India’s industrial output in December contracted for a second consecutive month, adding to the confusion on the veracity of the data for third-quarter economic growth.
In more bad news for the government, a second set of data on Friday showed retail inflation accelerated to a 17-month high in January.
The Index of Industrial Production shrank 1.3 per cent in December from a year earlier on the back of contraction in manufacturing. This comes after data for gross domestic product released on Monday had shown a 10.9 per cent increase in manufacturing at current prices for the October-December period.
While industrial output, which averaged 1.7 per cent growth for the third quarter, is just one part of the puzzle, factory activity data released by Nikkei previously showed manufacturing slowing in the third quarter.
The IIP data will be a big source of disappointment for the Narendra Modi government as it readies itself for its second full-term budget. Though IIP figures present a dichotomy as compared to the GDP data, which estimated the economy growing at 7.6 per cent for the current fiscal year, further revisions may put the GDP expansion well within the government’s projected range of 7-7.5 per cent.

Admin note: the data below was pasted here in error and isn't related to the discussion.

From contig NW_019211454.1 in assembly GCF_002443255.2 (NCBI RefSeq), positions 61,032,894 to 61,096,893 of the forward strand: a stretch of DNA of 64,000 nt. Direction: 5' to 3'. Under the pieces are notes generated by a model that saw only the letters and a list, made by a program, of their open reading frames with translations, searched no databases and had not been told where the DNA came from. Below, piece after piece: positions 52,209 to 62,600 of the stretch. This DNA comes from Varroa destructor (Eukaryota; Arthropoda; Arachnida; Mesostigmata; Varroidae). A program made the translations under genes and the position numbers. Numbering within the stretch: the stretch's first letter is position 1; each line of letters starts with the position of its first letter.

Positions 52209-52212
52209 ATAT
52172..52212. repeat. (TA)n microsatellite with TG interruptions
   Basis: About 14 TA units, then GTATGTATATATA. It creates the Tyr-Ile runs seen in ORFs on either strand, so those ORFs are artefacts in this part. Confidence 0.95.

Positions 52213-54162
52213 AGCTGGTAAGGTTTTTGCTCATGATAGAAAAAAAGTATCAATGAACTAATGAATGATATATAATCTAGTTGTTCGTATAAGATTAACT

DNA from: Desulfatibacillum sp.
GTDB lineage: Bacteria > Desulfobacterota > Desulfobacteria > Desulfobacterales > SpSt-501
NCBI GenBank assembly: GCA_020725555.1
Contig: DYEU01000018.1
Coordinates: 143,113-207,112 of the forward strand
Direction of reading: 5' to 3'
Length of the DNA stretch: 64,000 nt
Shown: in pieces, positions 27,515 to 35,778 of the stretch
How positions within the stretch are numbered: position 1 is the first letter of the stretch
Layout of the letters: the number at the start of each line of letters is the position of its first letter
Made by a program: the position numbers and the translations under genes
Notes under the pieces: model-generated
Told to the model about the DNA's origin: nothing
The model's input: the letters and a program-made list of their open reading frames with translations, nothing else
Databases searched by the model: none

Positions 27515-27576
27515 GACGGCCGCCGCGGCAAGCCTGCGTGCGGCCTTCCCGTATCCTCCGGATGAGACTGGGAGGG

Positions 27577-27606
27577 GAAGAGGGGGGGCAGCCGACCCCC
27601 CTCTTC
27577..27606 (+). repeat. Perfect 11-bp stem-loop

A decline in manufacturing coupled with a contraction in capital goods production were major reasons for a drop in overall IIP numbers. There was, however, some recovery in consumer goods, mining and electricity sectors.
Meanwhile, consumer price inflation accelerated to 5.69 per cent in January from 5.61 per cent in December, driven mainly by a rise in food prices and rural inflation.
Food price inflation for January quickened to 6.85 per cent from 6.4 per cent in December as rural prices jumped 50 basis points from last month.
While consumer inflation remaining below the RBI’s projection of 5.8 per cent for January is good news for the government, rising prices of pulses and ballooning rural inflation may prove to be more difficult to counter in coming months.
With the farm sector contracting again as per the new GDP figures, rising prices and depressed wages can lead to further stress on the rural economy.
On the other hand, the economy may be staring at a wage price spiral given that the government may announce the rollout of the seventh pay commission report that has suggested an increase in the salaries of 50 lakh central government employees by an average 23.5 per cent.
Although rising prices and falling output is certainly a dangerous trend, all eyes are now set on the budget.
If the government fails to implement its crop insurance schemes, roll out more infrastructure steps and falters on the fiscal consolidation path, one may see the rural economy’s health worsening. In the absence of government measures, the RBI could hold on to future rate cuts that can help output.
A lot would also depend on the government’s Mission Indradhanush programme to help banks, which have been reluctant to lend due to rising bad loans.